Yet many scientists and policy makers exhibit a hushed complicity tantamount to cowardice, afraid to speak out about what they themselves believe to be true: that cancer is caused by exposure to carcinogens and that enormous suffering could be avoided if we would reduce our exposures to cancer-causing chemicals in air, water, and food.

Steingraber says again and again cancer cells are created, not born. Current science tells us that, at most, 5 to 10 percent of cancer is caused by defective inherited genes. This means that 90 to 95 percent of cancer is created by encounters with carcinogens during a person's lifetime. Yet the modern trend is to focus on the genetic causes of cancer. This deflects attention away from the preventable causes of cancer. As Steingraber says, "Shining the spotlight on inheritance focuses us on the one piece of the puzzle we can do absolutely nothing about."

She personalizes this as follows: "I had bladder cancer as a young adult. If I tell people this fact, they usually shake their heads. If I go on to mention that cancer runs in my family, they usually start to nod. She is from one of those cancer families, I can almost hear them thinking. Sometimes I just leave it at that. But, if I am up for blank stares, I add that I am adopted and go on to describe a study of cancer among adoptees that found correlations within their adoptive families but not within their biological ones.... At this point, most people become very quiet.

"These silences remind me how unfamiliar many of us are with the notion that families share environments as well as chromosomes or with the concept that our genes work in communion with substances streaming in from the larger, ecological world. What runs in families does not necessarily run in blood. And our genes are less an inherited set of teacups enclosed in a cellular china cabinet than they are plates used in a busy diner. Cracks, chips, and scrapes accumulate. Accidents happen."

Steingraber says we will have to adopt a new way of thinking about chemicals. "This requires a human rights approach," she says. "Such an approach recognizes that the current system of regulating the use, release, and disposal of known and suspected carcinogens rather than preventing their generation in the first place is intolerable." Such a practice shows "reckless disregard for human life."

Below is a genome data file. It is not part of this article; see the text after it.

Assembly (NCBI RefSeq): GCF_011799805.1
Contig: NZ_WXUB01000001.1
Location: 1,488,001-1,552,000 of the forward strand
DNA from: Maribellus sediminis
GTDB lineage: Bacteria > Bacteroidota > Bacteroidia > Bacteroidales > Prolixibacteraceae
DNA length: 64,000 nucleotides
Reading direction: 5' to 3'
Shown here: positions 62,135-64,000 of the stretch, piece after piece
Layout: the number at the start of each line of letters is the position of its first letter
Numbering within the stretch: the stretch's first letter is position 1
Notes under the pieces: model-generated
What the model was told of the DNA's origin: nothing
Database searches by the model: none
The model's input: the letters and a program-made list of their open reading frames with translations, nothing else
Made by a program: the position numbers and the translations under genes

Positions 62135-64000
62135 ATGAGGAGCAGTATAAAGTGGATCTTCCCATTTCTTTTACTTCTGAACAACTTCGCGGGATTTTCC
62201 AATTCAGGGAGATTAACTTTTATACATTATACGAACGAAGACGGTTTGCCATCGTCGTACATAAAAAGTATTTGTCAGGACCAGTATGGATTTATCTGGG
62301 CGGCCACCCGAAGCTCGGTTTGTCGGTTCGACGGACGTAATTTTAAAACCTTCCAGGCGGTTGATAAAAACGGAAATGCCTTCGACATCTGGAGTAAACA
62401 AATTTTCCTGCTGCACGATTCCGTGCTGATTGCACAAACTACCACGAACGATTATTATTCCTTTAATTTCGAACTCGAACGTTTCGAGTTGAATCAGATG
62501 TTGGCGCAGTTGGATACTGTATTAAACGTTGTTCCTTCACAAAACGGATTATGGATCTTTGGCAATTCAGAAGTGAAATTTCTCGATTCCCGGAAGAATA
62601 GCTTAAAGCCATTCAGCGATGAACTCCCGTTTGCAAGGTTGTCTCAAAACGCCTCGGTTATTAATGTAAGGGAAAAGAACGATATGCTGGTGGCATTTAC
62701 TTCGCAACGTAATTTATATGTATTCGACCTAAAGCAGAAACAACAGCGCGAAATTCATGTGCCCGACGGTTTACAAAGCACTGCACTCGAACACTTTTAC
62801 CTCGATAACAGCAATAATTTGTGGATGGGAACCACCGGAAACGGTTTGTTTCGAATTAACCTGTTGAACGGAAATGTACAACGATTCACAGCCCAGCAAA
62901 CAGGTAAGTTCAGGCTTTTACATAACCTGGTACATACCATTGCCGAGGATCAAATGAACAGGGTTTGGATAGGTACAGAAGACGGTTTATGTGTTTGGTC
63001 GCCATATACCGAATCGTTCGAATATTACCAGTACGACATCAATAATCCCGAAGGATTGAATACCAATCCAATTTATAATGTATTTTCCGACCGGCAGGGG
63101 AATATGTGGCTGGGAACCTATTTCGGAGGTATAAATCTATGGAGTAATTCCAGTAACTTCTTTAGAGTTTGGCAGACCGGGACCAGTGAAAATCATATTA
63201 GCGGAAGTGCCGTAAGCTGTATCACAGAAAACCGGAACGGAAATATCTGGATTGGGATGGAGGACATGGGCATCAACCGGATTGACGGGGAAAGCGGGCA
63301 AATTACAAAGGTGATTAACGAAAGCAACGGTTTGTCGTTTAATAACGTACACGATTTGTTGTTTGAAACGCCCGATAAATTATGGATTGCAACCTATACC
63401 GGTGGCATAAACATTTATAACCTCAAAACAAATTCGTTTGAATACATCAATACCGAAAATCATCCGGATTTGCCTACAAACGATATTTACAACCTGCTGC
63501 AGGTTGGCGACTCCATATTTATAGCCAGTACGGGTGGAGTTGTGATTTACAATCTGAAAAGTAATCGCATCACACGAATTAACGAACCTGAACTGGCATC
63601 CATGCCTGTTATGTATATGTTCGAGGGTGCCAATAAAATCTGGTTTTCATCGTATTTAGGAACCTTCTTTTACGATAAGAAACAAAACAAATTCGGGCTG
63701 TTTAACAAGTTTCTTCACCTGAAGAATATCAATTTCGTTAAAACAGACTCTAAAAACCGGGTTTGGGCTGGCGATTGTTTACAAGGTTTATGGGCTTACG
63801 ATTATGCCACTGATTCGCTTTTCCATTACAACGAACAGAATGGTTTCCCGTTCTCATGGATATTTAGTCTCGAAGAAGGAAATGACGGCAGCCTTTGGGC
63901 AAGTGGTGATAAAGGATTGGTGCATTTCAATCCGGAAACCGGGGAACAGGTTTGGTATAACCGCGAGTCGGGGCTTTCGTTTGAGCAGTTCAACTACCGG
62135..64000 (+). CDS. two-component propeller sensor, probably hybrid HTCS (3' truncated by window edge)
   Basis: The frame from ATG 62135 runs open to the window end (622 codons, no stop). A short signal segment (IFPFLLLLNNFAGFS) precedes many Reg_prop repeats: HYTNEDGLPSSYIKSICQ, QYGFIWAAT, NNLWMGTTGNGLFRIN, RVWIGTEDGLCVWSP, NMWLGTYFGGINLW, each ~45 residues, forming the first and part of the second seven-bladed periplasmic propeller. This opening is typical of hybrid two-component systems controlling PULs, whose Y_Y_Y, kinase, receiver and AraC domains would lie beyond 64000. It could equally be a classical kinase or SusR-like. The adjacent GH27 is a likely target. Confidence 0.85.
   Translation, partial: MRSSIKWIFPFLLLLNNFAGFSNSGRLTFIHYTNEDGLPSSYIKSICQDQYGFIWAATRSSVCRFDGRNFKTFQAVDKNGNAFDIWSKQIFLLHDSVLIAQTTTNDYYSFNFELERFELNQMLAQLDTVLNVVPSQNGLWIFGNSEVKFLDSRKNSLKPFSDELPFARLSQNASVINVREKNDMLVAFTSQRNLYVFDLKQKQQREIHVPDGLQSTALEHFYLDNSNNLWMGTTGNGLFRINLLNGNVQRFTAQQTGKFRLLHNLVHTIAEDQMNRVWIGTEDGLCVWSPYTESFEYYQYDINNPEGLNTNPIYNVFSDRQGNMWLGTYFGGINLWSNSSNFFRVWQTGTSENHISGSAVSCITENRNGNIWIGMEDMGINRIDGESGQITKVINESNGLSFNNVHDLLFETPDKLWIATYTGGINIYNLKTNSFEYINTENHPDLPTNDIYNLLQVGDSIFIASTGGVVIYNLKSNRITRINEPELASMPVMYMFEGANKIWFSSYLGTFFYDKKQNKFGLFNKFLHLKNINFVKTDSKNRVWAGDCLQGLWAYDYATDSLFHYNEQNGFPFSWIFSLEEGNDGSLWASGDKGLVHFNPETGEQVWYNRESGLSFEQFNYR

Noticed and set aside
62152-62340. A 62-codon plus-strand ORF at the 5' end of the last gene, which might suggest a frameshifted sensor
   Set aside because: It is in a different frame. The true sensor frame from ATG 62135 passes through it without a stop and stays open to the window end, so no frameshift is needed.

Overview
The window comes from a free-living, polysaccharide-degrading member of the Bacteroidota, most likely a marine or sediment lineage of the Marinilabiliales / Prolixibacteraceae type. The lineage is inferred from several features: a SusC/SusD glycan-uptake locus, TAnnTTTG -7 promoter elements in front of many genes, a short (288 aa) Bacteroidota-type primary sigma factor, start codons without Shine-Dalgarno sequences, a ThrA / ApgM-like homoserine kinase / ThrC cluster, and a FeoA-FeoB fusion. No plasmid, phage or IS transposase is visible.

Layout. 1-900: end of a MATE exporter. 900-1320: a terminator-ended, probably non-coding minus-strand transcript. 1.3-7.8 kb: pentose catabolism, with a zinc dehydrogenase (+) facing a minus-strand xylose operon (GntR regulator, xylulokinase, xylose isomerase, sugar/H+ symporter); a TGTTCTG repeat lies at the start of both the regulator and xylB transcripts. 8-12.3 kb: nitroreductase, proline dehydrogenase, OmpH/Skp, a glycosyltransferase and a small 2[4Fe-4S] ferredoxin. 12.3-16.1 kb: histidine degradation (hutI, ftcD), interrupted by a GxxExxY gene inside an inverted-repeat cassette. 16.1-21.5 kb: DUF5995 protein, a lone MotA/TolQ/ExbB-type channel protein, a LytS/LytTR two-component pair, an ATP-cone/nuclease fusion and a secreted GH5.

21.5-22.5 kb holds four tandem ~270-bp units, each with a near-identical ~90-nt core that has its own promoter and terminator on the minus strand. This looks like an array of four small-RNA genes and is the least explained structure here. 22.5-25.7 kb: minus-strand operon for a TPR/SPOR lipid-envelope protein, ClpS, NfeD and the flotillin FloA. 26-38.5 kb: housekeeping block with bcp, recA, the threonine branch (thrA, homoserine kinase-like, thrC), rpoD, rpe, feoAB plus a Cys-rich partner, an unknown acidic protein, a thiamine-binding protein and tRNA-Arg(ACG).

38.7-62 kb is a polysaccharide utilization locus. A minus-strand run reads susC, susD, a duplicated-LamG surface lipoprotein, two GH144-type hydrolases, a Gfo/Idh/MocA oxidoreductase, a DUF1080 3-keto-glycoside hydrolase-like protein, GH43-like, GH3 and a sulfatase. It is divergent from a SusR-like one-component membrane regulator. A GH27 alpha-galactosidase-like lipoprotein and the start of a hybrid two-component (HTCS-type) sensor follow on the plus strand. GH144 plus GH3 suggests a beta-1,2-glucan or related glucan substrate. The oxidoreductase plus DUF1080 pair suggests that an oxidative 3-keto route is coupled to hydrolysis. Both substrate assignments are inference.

And: "When carcinogens are deliberately or accidentally introduced into the environment, some number of vulnerable persons are consigned to death. The impossibility of tabulating an exact body count does not alter this fact."

We, being more blunt than Sandra Steingraber, draw from this that murder is murder even if the victim is anonymous. And scientists, risk assessors, and regulators who grease the wheels for such a system even if only by their complicit silence have blood on their hands. They are the enablers of a system that profoundly violates the human rights of the thousands (or millions) whom it victimizes.

Peter Montague is a member of National Writers Union, UAW Local 1981/AFL-CIO.

Reprinted from RACHEL'S ENVIRONMENT &HEALTH WEEKLY #565. REHW is published by the Environmental Research Foundation, providing information on toxic substances, their impact on human health and communities, the corporations and technologies that produce them, and alternatives. The newsletter covers many technical issues written in plain language that anyone can understand. For subscription information, contact the Foundation and send your tax-deductible contribution to: P.O. Box 5036, Annapolis, MD 21403-7036.; Fax (410) 263-8944; Internet: Email subscriptions are still available for free.

Publication of this column is dedicated to our friends and stalwart Earth Day volunteers, Kim & Tim LaSelle. With great sadness we report that Tim is losing his battle with cancer.